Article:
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Russian Labor Day: Rallies, ridicule and revelry as tens of thousands take part

Published time: May 01, 2013 19:36
Edited time: May 02, 2013 12:53
RIA Novosti / 
Vladimir Astapkovich

RIA Novosti / Vladimir Astapkovich

From political demonstrations to humorous mock marches, a single girls’ rally, and a retro disco – millions of Russians took part in Labor Day. While parties used the occasion to mobilize their supporters, others simply chose to have fun.

Various events to celebrate the Day of Spring and Labor – a Russian public holiday – have been held in over 1,000 towns and cities across the country.

In Moscow, around 90,000 people took part in a demonstration organized by the ruling United Russia party and trade unions.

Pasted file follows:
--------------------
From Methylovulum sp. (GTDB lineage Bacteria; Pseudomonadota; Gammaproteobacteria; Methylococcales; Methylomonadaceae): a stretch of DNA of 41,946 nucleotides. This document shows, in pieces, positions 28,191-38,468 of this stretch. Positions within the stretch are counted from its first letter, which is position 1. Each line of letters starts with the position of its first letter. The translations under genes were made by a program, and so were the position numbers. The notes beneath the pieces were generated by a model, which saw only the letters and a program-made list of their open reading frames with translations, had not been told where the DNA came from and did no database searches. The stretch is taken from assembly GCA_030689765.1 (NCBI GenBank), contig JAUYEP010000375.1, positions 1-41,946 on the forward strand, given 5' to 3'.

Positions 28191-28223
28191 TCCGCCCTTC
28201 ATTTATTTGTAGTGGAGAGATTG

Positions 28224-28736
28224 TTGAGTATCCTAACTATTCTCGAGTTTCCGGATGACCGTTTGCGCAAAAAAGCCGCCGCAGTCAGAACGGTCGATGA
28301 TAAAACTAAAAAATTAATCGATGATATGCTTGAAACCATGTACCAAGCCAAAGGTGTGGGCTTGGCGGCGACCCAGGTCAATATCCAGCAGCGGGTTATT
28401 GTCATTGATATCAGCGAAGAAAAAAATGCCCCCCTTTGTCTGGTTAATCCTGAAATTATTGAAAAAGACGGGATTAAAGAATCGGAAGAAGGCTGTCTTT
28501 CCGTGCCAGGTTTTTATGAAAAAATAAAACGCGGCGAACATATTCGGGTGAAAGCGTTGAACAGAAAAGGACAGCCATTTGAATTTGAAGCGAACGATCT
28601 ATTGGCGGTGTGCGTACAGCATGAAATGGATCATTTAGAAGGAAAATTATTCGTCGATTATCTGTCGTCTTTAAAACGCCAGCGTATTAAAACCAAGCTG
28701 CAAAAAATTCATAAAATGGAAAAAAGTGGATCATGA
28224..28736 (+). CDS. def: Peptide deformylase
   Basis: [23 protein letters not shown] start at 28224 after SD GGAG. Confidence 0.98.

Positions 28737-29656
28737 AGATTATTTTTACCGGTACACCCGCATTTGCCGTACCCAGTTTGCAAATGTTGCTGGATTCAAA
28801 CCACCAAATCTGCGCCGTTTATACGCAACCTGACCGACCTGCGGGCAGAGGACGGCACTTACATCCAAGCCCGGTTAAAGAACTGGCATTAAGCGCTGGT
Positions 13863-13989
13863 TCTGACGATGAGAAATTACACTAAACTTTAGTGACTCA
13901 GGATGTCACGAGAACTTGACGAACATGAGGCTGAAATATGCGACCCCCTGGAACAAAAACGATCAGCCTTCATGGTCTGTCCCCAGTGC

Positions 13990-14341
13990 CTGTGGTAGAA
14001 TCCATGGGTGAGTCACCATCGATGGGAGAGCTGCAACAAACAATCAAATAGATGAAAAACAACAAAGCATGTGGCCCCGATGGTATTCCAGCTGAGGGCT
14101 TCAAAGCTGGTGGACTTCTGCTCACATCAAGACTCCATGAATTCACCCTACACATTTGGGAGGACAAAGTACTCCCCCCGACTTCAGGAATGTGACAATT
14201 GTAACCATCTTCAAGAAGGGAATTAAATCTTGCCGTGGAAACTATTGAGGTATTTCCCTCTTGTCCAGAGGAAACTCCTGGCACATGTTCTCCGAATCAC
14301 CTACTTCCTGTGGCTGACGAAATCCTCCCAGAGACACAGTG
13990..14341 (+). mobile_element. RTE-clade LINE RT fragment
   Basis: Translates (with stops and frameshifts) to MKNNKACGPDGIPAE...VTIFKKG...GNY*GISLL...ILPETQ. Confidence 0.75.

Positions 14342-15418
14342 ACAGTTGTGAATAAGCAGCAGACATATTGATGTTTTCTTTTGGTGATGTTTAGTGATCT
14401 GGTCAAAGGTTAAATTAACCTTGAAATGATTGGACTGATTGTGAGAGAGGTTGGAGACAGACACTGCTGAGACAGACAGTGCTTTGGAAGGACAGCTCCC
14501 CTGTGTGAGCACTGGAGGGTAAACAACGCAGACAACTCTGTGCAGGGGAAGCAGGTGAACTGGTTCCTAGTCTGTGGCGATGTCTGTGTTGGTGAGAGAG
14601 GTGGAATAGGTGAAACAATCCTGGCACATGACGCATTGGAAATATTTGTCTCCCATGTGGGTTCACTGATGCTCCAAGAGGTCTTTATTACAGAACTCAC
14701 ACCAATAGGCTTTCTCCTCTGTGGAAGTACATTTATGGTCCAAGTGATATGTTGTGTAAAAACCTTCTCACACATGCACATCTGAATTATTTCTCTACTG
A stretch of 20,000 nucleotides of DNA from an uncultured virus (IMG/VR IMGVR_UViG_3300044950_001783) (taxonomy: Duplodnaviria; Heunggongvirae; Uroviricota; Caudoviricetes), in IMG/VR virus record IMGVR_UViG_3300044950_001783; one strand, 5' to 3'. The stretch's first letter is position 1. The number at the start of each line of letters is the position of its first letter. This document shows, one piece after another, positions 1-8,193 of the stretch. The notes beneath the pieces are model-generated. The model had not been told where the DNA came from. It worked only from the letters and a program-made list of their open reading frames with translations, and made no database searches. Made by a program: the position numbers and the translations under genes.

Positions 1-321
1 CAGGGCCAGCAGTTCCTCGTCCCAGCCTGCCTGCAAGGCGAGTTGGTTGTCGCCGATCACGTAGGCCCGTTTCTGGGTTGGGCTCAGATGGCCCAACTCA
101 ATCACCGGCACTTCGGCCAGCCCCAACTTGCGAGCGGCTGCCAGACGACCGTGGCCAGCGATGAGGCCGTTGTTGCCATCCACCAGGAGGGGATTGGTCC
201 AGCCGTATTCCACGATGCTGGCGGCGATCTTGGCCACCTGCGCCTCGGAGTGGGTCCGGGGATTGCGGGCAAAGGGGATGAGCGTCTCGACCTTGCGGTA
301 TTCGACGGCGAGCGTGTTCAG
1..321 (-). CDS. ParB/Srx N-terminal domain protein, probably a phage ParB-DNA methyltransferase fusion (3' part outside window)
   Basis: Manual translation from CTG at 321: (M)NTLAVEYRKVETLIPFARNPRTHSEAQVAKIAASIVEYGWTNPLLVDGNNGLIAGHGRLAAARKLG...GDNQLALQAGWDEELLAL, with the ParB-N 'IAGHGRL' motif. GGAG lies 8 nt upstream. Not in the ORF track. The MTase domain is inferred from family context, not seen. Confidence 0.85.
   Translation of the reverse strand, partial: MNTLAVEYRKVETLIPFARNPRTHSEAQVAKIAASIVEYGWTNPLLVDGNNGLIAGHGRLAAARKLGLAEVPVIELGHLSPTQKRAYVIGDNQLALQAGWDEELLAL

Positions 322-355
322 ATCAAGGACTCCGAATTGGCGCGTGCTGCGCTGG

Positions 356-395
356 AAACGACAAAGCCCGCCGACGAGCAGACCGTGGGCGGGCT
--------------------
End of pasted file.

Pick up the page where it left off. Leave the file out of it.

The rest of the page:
Many joined the event to express their support for the initiatives put forward by the country’s President Vladimir Putin and the head of the government Dmitry Medvedev,” said Sergey Neverov, the party’s general council’s secretary, cited by RIA news agency.

RIA Novosti / Yevgeny Samarin

A rally held by the Communist party – the second largest in Russia – had some 4,500 people in attendance- according to police. The party’s official website claims though that over 50,000 joined the KPRF gathering, led by the party’s long-time leader Gennady Zyuganov.

Waving red banners with the Communist symbol – the hammer and sickle – and portraits of the Bolshevik revolution leader Vladimir Lenin – KPRF supporters marched through Moscow downtown to Teatralnaya Square next to the Kremlin. After the Soviet anthem was played, Zyuganov addressed the crowd, traditionally criticizing the ruling party’s policies, including Russia’s recent entry in the WTO and unemployment in the country.

We have a team, we have our history, and we have solidarity in the fight for the interests of workers, for a strong, fair, socialist power, for the revival of our great union state,” the KPRF leader stated. “Viva Solidarity! Viva May! Viva Labor! Viva our Victory!” he concluded.